This Day in History – October 24th, 1901

Annie Edson Taylor had work as a teacher and later as a dance instructor, but in her sixties this widow was facing financial hardship and the prospect of the poorhouse, so what was her solution to this predicament? Simple . . . she decided she would be the first person to ride over Niagara Falls in a barrel!

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On October 24th, 1901, her 63rd birthday, the barrel was put over the side of a rowboat, and Taylor climbed in, along with her lucky heart-shaped pillow. After screwing down the lid, friends used a bicycle tire pump to compress the air in the barrel. The hole used for this was plugged with a cork, and Taylor was set adrift near the American shore, south of Goat Island.

The Niagara River currents carried the barrel toward the Canadian Horseshoe Falls, which has since been the site for all daredevil stunting at Niagara Falls. Rescuers reached her barrel shortly after the plunge. Taylor was discovered to be alive and relatively uninjured, except for a small gash on her head. The trip itself took less than twenty minutes, but it was some time before the barrel was actually opened. After the journey, Annie Taylor told the press, “If it was with my dying breath, I would caution anyone against attempting the feat… I would sooner walk up to the mouth of a cannon, knowing it was going to blow me to pieces than make another trip over the Fall.”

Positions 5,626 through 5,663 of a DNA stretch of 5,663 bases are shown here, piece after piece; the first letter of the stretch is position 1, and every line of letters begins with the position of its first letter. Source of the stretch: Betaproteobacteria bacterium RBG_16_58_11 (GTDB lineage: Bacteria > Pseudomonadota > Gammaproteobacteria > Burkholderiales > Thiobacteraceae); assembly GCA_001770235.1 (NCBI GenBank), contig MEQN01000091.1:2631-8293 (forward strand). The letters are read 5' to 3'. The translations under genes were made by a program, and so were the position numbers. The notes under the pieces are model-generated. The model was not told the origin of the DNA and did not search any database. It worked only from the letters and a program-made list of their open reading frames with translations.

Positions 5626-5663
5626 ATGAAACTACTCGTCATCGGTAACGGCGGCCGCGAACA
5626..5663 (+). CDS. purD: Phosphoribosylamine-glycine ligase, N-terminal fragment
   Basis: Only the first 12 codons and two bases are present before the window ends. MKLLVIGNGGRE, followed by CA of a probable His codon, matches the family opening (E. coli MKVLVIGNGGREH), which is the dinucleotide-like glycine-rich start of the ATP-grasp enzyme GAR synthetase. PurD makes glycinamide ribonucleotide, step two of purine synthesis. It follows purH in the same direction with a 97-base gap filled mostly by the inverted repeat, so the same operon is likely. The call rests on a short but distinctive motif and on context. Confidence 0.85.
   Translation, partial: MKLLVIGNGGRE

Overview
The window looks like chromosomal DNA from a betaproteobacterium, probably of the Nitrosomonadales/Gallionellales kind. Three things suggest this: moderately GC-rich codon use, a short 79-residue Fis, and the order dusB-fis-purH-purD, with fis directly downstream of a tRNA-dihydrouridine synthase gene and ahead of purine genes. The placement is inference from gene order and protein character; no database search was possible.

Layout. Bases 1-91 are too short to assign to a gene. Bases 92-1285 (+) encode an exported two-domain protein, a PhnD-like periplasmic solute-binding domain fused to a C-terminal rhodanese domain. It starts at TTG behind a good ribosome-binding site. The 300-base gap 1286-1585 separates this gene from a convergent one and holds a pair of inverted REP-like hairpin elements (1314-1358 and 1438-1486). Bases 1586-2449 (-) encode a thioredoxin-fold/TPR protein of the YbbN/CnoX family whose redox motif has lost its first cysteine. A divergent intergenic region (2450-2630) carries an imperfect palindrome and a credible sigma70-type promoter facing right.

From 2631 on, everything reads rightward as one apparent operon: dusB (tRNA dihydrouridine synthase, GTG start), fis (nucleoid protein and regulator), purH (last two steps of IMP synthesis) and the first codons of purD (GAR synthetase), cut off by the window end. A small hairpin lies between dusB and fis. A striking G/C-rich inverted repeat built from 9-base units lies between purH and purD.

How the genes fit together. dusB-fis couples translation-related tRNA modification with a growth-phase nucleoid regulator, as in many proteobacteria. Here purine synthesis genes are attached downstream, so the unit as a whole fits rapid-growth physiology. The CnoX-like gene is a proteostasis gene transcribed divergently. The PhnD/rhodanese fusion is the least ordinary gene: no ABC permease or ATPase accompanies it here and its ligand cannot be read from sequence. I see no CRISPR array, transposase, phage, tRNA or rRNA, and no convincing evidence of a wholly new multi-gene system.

Following the stunt Taylor scraped together a living giving talks, posing for pictures at her souvenir stand, attempted a novel and a movie about the 1901 fall, proposed a second plunge over the cataracts in 1906, worked as a clairvoyant, and provided magnetic therapeutic treatments.

After her 1901 plunge, Taylor lived for another 19 and a half years and at the age of 82 died on April 29, 1921. She is interred in the “Stunters Section” of Oakwood Cemetery in Niagara Falls, New York.

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